McCreesh: Silence & Music Paul McCreesh, Gabrieli Consort & Players
- Charles Villiers Stanford (1852-1924):
- 1The Blue Bird03:53
- Edward Elgar (1857-1934):
- 24 Choral Songs, Op. 53: No. 1. There Is Sweet Music04:42
- Ralph Vaughan Williams (1872-1958):
- 3Silence and Music05:18
- Herbert Howells (1892-1983):
- 4The Summer Is Coming07:34
- Percy Grainger (1882-1961):
- 5Brigg Fair02:59
- Ralph Vaughan Williams:
- 6Bushes and Briars02:10
- 7The Winter Is Gone01:41
- 8The Turtle Dove02:58
- James MacMillan (b.1959):
- 9The Gallant Weaver06:11
- Jonathan Dove (b.1959):
- 10Who Killed Cock Robin08:15
- Percy Grainger:
- 11The Three Ravens04:30
- Benjamin Britten (1913-1976):
- 125 Flower Songs, Op. 47: No. 4. The Evening Primrose03:11
- Peter Warlock (1894-1930):
- 133 Dirges of John Webster: No. 1. All the Flowers of the Spring06:23
- Edward Elgar:
- 144 Choral Songs, Op. 53: No. 4. Owls, an Epitaph03:38
- Ralph Vaughan Williams:
Info for McCreesh: Silence & Music
Voices of London is delighted to welcome Gabrieli Consort to this year’s Festival, in a performance directed by their Founder and Artistic Director, Paul McCreesh.
Unusually for Gabrieli, this summer’s a cappella programme focuses on secular music, particularly that of twentieth-century England. Taking its title from a Vaughan Williams partsong, the programme will explore settings of glorious poetry and how poets and composers reflect upon the natural world as a metaphor for our own emotional experience.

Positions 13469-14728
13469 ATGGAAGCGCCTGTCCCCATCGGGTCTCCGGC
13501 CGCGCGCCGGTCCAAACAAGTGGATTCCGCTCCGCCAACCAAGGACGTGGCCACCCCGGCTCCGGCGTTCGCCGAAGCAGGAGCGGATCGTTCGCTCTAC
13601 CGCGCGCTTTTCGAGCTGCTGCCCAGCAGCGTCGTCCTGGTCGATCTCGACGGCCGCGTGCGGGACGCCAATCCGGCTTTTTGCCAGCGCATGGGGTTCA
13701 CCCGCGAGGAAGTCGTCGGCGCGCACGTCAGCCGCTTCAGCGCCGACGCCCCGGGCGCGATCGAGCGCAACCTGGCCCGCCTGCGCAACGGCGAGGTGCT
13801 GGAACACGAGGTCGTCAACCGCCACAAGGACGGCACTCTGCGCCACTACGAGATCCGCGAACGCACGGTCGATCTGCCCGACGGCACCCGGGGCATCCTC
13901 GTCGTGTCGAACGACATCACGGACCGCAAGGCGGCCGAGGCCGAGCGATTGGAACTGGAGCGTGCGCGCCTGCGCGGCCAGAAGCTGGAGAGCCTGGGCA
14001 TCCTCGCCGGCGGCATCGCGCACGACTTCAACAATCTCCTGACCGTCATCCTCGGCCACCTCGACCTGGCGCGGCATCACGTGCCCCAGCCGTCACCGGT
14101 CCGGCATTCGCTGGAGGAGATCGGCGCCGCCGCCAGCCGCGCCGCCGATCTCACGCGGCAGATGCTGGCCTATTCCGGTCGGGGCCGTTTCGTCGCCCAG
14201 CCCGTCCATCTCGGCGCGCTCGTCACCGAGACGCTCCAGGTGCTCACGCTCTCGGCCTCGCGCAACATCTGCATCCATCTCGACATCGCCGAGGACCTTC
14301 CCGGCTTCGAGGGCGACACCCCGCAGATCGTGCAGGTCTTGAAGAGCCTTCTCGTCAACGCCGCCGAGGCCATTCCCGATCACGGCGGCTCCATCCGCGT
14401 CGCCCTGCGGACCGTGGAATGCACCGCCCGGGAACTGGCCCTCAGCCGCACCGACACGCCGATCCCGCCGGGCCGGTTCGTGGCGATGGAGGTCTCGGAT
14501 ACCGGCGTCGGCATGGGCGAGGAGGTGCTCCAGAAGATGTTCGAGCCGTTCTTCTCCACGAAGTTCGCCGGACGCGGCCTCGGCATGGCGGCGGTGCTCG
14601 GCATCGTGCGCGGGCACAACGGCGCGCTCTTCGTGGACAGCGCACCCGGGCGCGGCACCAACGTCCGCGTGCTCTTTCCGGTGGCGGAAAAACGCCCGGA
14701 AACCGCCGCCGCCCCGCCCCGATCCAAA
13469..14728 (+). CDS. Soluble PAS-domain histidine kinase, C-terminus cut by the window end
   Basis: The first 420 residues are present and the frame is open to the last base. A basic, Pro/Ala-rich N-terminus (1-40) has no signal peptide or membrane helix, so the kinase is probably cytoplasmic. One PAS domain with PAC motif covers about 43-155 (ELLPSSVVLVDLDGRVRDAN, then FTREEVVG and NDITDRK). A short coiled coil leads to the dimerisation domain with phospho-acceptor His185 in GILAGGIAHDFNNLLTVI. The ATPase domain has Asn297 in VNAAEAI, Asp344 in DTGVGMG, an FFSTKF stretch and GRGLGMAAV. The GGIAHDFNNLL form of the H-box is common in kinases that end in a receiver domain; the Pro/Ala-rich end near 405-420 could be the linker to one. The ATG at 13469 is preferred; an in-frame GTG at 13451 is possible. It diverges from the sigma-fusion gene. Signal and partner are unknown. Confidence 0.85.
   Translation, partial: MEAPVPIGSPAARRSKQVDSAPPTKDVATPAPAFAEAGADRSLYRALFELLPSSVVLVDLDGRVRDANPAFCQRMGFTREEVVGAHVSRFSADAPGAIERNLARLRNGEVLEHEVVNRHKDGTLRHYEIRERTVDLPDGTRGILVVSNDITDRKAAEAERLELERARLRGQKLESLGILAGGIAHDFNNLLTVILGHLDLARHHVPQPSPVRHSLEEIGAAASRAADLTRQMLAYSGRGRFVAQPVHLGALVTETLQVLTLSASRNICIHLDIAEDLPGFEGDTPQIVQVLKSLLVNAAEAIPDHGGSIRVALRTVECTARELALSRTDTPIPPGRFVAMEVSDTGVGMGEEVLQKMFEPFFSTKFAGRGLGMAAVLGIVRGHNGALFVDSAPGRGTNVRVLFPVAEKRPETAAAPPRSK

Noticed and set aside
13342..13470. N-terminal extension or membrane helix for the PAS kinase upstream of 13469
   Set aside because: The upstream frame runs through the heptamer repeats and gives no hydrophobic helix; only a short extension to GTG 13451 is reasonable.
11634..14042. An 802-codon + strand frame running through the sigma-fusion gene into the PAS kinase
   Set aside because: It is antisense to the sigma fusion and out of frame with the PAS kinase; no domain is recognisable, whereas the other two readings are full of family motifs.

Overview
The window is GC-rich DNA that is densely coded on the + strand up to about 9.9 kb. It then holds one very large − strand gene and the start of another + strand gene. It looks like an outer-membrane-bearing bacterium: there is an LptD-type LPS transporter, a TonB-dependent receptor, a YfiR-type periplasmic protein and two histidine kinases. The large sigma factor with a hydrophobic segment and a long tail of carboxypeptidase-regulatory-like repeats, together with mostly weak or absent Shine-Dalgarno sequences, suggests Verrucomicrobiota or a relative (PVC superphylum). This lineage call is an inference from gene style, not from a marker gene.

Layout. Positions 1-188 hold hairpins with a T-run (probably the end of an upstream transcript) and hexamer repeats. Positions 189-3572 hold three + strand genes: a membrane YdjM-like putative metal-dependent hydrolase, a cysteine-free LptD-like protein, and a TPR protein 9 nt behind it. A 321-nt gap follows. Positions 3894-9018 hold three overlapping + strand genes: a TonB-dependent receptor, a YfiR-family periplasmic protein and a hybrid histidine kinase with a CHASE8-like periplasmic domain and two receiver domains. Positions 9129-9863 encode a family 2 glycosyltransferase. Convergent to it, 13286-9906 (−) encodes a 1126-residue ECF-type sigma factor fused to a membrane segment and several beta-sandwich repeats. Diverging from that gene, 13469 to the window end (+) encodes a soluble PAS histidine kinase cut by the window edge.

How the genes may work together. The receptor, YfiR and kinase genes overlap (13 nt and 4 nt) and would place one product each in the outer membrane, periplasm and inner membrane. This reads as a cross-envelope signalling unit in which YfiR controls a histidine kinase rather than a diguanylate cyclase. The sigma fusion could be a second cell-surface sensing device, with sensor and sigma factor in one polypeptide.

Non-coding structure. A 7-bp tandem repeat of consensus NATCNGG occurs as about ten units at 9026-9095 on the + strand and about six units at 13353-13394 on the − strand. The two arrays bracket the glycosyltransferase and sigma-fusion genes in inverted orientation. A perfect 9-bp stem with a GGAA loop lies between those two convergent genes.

This moving sequence explores that vast 20th century secular English choral repertoire which goes under the generic title ‘part-songs’. Buried amongst vast quantities of slightly twee pastoralism – the much-derided ‘cow-pat’ school – are to be found many settings of glorious poetry, forming a corpus of sublime madrigals at least as fine as their famous renaissance forebears. At the heart of these is the complex relationship between man and nature, the bitter-sweetness of a radiant and beautiful dawn creating the same unbearable sadness of a ravishing song, both with intimations of sublimity and mortality.
“The object of my music is not to entertain, but to agonise … it is the contrast between the sweet and the hard that is heart-rending.” (Percy Grainger)
Paul McCreesh, conductor
is the founder and Artistic Director of Gabrieli which he established in 1982 and with whom he has toured world-wide and made many award-winning recordings. McCreesh is well-known for the energy and passion that he brings to his music-making, and is especially enthusiastic about working with young musicians and broadening access to classical music; he works regularly with youth orchestras and choirs and is active in building new educational initiatives whenever possible.
McCreesh has guest conducted many of the major orchestras and choirs across the globe, including most recently the Leipzig Gewandhaus, Bergen Philharmonic, Royal Northern Sinfonia, Tokyo Metropolitan Symphony, Hong Kong Philharmonic, Sydney Symphony, Verbier Festival orchestras, and Berlin Konzerthausorchester, whom he returns to this season to conduct Berlioz Grande Messe des Morts. McCreesh also enjoys regular and ongoing collaborations with Saint Paul and Basel Chamber Orchestras, conducting choral projects with both orchestras in 2016/17, the latter at Menuhin Festival Gstaad.